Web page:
The military is nothing if not ingenious when it comes to doctoring MREs. Cantrell said a combination of the instant coffee and cocoa mixes makes a "good-tasting flavored coffee."
He's also experienced in the making of the "Ranger cookie." By pouring the sugar packet into the powdered creamer packet, sealing it up and heating it with an entire book of matches, a soldier can make the sugar and creamer crystallize into a white mass, resembling "a big piece of Alka-Seltzer," Cantrell said. But in the end, the cooking process appears to be more appreciated than the taste: "They're something you make if you're bored."
_____MREs_____Then and Now
More menu options and a greater variety of foods are the most noticeable changes in the military's MREs since the 1980s. The systems command in charge of menu planning has MREs working through 2007. A comparison of some popular items:
MRE No. 1 (1981)
to MRE No. 5 (1985)
Ham & Chicken Loaf
Beef Slices in BBQ sauce
Frankfurters with Beans
Turkey Diced with Gravy
MRE No. 23 (2003)
to MRE No. 27 (2007)
Almond Poppyseed Poundcake
Mexican Macaroni & Cheese
Cajun Rice with Sausage
Chili with Beef
Mango Peach Applesauce
Meatballs in Marinara Sauce
Chicken & Dumplings
Wild Berry and Tropical Fruit Skittles
A perennial favorite for troops is hot sauce, specifically McIlhenny's Tabasco. A sauce like Tabasco, barbecue or picante "gives them the option, as Emeril would say, 'to kick it up a notch,' " Aylward said.
The 0.12-ounce, mini-bottle of Tabasco (good for 45 drops) is a must-have among troops in the field, and a big trading item. "I use two or three if I can get my hands on them," said Wade. "That's what makes the meal edible to me. I usually bring my own hot sauce when I'm stateside."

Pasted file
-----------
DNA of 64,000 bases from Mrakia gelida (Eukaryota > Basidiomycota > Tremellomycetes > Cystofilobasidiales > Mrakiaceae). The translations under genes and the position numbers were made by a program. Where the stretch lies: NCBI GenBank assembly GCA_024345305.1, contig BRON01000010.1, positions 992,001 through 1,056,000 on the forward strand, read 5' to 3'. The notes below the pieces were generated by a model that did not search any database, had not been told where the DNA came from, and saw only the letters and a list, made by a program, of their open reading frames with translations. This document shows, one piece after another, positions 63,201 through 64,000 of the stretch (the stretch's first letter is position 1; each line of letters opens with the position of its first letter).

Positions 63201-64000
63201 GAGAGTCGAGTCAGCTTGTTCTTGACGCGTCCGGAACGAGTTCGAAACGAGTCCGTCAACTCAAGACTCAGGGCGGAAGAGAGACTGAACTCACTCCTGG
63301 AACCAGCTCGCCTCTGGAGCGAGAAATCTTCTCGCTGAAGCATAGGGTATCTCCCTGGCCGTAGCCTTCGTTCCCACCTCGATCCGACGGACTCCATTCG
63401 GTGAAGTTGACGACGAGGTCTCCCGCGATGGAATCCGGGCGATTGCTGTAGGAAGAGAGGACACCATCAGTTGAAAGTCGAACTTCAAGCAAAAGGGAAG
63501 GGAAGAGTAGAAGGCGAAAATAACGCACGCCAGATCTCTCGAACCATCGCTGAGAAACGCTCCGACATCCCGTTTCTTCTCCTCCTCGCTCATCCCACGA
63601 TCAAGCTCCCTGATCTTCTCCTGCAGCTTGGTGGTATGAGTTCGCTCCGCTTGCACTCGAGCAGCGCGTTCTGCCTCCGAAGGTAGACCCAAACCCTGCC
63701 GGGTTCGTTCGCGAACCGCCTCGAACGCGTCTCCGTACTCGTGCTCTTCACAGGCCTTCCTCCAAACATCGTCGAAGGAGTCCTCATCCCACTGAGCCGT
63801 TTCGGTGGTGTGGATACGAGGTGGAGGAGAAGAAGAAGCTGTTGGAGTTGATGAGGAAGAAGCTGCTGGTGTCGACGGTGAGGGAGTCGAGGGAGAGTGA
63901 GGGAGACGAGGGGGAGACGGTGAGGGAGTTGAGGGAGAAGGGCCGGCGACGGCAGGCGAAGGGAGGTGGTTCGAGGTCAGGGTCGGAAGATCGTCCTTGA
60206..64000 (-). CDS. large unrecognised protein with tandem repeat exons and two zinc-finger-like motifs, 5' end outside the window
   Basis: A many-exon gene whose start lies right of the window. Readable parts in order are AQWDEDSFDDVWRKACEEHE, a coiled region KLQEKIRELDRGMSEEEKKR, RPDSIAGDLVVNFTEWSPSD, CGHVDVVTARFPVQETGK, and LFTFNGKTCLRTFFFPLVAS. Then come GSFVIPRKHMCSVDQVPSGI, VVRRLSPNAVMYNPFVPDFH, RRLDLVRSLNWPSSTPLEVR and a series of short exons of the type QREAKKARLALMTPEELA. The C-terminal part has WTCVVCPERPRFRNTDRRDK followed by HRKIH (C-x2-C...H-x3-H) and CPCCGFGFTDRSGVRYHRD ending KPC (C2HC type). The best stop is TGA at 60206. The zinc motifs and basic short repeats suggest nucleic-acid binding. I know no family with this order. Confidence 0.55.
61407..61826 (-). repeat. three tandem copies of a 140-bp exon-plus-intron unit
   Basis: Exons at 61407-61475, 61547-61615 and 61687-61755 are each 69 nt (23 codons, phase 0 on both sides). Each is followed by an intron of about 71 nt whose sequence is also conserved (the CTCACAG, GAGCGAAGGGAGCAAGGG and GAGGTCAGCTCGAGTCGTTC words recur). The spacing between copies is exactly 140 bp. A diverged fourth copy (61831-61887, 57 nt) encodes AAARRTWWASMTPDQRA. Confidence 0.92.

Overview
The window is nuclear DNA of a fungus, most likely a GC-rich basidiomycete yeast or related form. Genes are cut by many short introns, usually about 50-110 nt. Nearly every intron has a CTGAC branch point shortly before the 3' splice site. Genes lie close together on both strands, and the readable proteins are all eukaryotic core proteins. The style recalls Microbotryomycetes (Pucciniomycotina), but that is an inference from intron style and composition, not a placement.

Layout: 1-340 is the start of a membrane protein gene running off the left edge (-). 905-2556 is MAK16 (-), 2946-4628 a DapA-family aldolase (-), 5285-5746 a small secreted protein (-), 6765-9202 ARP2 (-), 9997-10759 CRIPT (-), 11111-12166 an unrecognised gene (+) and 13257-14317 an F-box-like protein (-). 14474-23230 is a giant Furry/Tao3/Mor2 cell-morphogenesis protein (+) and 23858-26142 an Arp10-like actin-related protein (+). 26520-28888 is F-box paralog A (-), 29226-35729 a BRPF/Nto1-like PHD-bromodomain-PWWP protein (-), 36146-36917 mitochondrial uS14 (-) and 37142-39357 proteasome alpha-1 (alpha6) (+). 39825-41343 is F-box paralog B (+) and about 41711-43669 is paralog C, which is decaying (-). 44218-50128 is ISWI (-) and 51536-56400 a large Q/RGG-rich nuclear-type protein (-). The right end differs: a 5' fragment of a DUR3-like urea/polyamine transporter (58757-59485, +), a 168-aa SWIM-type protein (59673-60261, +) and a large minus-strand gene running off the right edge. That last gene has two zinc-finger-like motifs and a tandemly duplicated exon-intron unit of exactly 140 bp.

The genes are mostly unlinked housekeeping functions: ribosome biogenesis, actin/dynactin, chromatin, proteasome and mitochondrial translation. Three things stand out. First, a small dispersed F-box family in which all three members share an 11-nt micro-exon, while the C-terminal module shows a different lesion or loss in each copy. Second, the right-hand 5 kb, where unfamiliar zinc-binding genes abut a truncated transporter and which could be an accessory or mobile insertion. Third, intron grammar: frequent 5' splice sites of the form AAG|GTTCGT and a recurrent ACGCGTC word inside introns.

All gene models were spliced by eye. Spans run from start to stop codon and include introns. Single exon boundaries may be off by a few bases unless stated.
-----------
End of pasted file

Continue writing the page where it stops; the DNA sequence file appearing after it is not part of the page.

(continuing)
McIlhenny has been providing soldiers with its peppery condiment since the Vietnam War. The company even developed a "Charlie Ration Cookbook," later renamed "The Unofficial MRE Recipe Booklet," with recipes for menu items found in MREs. "The mini bottle is included in 20 MRE menus; in 2002, for variety, Tabasco was replaced in four menus with other spicy flavorings such as a salt-free season blend and ground red pepper.
Other soldier favoritesare the cheese spreads, which the troops add to almost everything: "They are very creative -- adding cheese to entrees and crumbling crackers over the top," Aylward said.
"You start crushing the crackers with a hammer, then add [them] to the Tuna Casserole and then [add] the cheese packet, and it makes it delicious," said Cantrell.
Though candies, shakes and doctored entrees may please the palates of some members of the military, others say they'd rather live on peanuts. Lots of them apparently would like a few good slices of pizza.
"It's not out there yet," Aylward said. "But we're working on it."
Terri Sapienza is the Food section's editorial assistant. She last wrote about private bartenders for hire.